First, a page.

An average of one fixed-wing military aircraft crashed every month in India during the past three years, with the country's defence minister telling parliament that most of the losses were due to "human errors and technical defects".

AK Antony told legislators that 37 fixed-wing aircraft have crashed since 1 April 2006, with 19 helicopters also having been lost during the same period. Together, the incidents resulted in the deaths of 34 military personnel.

India Su-30 
The Indian air force Sukhoi Su-30 crash in April has put the spotlight back on military accidents 

"In each case of accident, an investigation is carried out and appropriate remedial actions are taken," says Antony. "A continuous and multi-faceted effort is always under way in the defence forces to enhance and upgrade flight safety.

"Measures to enhance the quality of training to improve the skill levels, ability to exercise sound judgment and situational awareness of pilots are being pursued," he adds. "Constant interaction with original equipment manufacturers, both indigenous and foreign, is also maintained to overcome the technical defects of aircraft."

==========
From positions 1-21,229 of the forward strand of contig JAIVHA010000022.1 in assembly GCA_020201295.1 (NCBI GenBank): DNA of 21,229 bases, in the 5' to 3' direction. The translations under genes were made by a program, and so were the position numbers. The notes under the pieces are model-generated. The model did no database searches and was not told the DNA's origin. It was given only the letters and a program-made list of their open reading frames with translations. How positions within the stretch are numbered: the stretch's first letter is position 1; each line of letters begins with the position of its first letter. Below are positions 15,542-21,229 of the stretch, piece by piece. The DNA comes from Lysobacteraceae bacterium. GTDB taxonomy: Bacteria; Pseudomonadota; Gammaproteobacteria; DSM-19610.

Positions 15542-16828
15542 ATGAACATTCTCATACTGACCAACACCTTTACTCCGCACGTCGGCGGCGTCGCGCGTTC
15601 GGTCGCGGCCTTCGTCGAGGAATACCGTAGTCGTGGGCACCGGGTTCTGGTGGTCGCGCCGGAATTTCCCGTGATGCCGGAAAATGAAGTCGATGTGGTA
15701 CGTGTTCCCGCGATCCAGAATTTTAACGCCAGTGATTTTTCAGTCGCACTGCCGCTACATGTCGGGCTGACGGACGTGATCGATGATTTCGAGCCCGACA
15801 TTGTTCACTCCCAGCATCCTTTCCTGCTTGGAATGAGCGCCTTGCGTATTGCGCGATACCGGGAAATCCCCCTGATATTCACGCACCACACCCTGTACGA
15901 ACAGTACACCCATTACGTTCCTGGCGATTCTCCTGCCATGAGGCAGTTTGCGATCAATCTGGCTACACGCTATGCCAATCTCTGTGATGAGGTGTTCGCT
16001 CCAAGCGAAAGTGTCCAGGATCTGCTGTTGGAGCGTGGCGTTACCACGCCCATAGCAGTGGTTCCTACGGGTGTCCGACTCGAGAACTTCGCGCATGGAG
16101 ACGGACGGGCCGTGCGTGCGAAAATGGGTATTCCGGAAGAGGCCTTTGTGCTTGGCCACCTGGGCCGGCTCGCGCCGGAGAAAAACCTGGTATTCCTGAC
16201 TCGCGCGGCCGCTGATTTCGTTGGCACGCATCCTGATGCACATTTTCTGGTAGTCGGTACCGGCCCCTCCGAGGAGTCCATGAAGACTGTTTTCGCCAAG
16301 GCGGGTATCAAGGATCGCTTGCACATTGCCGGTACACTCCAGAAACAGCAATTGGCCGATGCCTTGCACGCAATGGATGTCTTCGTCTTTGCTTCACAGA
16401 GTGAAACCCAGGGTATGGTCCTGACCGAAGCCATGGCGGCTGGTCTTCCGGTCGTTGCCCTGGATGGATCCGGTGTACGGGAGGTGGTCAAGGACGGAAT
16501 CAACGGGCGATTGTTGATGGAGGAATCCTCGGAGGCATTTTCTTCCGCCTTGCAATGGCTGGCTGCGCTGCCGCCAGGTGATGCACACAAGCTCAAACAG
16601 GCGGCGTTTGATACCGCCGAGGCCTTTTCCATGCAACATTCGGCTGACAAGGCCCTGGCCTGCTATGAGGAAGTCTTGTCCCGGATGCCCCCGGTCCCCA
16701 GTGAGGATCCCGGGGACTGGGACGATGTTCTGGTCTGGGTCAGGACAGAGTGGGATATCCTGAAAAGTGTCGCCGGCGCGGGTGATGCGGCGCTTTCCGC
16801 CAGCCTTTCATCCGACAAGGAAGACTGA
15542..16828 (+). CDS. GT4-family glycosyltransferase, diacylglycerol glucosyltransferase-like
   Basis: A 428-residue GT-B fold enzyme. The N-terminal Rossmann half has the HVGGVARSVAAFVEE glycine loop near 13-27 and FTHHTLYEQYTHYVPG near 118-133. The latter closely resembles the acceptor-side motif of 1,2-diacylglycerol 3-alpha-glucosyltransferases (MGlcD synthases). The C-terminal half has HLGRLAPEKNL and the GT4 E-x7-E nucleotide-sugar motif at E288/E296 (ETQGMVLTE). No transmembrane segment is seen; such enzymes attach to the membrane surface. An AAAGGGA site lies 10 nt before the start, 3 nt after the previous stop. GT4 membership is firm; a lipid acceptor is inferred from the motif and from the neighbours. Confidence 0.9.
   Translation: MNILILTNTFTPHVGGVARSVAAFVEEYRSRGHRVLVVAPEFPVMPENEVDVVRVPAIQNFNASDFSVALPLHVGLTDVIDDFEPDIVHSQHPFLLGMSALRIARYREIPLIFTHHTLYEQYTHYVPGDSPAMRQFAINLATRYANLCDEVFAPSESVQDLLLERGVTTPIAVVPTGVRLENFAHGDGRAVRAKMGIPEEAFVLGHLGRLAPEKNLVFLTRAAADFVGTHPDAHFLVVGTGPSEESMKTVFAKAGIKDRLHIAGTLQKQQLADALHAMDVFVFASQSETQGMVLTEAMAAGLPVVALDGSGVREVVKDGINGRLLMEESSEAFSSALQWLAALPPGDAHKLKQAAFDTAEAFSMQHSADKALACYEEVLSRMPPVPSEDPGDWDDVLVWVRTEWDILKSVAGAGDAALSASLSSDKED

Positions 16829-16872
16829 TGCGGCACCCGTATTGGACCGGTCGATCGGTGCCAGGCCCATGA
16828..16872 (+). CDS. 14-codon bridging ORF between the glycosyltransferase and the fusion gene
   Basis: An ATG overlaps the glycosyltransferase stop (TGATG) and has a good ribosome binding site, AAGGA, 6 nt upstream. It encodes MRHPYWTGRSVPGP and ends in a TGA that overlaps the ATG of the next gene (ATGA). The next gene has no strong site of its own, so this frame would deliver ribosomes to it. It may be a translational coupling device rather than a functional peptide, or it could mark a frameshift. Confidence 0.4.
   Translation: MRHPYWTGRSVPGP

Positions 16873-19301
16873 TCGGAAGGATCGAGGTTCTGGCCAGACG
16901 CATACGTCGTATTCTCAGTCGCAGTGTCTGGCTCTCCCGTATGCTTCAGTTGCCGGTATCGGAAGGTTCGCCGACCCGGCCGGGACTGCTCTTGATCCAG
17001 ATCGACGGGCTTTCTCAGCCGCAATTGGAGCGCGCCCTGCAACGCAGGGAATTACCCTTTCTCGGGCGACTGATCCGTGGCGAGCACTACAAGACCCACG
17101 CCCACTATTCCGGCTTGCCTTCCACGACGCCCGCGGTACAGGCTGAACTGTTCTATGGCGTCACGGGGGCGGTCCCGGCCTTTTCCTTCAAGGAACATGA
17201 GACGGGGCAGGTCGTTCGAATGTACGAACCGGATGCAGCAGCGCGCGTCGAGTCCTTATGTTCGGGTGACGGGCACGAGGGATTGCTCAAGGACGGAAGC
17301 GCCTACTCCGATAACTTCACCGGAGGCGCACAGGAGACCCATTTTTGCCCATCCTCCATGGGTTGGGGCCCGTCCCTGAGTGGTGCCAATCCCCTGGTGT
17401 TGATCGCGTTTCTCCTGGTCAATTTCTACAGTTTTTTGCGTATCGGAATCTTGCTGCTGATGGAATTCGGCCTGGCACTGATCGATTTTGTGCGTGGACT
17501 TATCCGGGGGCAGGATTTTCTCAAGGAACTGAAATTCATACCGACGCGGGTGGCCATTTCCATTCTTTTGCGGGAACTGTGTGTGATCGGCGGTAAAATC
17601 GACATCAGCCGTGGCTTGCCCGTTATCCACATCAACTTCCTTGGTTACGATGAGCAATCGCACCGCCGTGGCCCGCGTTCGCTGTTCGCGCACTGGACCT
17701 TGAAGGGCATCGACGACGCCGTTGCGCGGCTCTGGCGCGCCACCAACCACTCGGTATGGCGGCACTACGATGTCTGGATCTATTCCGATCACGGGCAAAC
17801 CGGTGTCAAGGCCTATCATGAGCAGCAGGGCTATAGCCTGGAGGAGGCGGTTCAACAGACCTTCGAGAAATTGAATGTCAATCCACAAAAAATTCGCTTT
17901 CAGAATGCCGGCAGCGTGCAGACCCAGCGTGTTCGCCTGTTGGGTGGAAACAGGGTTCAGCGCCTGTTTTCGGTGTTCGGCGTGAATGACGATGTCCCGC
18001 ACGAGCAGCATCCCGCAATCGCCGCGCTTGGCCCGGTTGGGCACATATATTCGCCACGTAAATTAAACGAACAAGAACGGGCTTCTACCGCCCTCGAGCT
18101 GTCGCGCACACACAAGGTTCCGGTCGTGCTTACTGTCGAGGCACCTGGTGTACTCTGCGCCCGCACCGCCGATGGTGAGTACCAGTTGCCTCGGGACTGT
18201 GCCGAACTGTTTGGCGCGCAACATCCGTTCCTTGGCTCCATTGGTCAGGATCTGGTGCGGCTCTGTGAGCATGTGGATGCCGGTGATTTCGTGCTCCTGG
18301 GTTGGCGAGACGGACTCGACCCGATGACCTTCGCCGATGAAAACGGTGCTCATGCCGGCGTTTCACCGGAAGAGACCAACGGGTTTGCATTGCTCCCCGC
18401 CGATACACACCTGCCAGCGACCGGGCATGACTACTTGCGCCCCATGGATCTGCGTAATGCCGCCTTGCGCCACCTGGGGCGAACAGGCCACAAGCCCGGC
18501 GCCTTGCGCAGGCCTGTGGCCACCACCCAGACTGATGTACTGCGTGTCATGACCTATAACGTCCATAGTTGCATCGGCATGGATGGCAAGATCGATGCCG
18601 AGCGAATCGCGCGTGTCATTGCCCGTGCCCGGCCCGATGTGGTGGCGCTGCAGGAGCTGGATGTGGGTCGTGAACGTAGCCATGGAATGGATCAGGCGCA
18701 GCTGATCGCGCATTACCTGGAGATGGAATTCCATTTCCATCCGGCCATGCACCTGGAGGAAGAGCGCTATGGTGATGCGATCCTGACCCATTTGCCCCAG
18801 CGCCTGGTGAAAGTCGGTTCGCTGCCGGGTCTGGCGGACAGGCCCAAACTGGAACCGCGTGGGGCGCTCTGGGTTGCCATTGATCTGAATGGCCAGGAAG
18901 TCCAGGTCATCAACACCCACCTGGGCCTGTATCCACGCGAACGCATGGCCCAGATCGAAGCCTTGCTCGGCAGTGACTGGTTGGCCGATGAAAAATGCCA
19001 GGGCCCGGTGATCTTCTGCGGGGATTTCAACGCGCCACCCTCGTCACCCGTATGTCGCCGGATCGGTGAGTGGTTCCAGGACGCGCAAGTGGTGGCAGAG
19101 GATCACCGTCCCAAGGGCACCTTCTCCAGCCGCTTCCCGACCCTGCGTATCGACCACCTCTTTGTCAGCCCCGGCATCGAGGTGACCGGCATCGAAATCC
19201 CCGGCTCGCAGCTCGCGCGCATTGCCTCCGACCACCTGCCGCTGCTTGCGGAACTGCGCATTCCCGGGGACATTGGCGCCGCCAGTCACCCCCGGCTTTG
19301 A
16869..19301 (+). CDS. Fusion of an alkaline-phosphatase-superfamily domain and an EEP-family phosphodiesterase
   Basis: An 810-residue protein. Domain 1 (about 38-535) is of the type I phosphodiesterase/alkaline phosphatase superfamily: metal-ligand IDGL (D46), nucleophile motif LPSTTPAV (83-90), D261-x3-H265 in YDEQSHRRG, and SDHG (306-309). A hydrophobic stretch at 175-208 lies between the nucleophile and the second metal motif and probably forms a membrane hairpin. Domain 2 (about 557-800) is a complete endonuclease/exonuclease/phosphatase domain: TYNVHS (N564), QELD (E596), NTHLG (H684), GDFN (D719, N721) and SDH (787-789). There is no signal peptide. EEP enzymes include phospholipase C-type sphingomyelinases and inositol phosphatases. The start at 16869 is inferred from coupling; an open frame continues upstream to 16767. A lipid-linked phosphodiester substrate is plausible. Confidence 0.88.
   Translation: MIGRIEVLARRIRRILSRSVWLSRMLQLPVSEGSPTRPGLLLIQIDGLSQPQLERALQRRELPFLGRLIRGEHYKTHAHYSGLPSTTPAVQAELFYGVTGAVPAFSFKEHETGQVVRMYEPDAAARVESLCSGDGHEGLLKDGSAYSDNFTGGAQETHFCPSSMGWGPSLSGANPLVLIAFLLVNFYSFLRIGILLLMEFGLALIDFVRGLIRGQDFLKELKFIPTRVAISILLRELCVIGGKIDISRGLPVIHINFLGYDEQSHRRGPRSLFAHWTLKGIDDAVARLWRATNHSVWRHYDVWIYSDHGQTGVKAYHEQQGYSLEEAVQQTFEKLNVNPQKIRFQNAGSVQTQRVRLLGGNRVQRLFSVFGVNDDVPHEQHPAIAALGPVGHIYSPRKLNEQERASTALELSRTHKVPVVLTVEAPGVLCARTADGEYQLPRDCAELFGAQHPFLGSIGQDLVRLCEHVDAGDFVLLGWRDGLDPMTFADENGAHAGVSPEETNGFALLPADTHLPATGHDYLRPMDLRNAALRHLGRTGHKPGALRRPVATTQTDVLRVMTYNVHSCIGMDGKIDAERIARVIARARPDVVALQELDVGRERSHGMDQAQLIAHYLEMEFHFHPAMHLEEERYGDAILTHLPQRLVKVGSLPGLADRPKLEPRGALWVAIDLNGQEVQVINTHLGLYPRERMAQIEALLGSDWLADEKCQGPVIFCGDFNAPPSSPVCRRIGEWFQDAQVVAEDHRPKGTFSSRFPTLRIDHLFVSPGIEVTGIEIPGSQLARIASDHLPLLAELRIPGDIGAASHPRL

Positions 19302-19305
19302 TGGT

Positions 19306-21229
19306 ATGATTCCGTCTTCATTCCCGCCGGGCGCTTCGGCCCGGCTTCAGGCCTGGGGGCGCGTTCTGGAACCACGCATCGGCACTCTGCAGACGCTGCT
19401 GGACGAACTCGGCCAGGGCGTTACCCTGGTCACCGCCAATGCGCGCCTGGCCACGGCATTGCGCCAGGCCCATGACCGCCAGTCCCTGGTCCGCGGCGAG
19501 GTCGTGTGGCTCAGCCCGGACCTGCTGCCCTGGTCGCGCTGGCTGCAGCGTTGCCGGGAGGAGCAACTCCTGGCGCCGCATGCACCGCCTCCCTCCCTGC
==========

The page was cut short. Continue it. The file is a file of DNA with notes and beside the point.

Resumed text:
Military accidents are in the spotlight again after an air force Sukhoi Su-30MKI crashed in April - the first loss involving the type since it entered service almost 12 years ago. The pilot survived, but his co-pilot died a few hours after the crash. Sukhoi officials are working with a board of inquiry looking into the accident, and the aircraft's badly damaged black box data recorder was sent to a UK company for analysis.

The modernisation of the Indian air force has taken on added urgency due to a spate of accidents that mainly involved the service's older Russian-made fighters. Antony said earlier this month that there have been 22 crashes involving MiG fighters since 1 April 2006.

An Indian competition to buy 126 medium multirole combat aircraft is at the field evaluation stage, and a contract is likely to be signed in the 2010-11 financial year. New Delhi had hoped to begin taking delivery of its first new aircraft from 2012, but industry sources widely expect this to slip.

Source: Flight International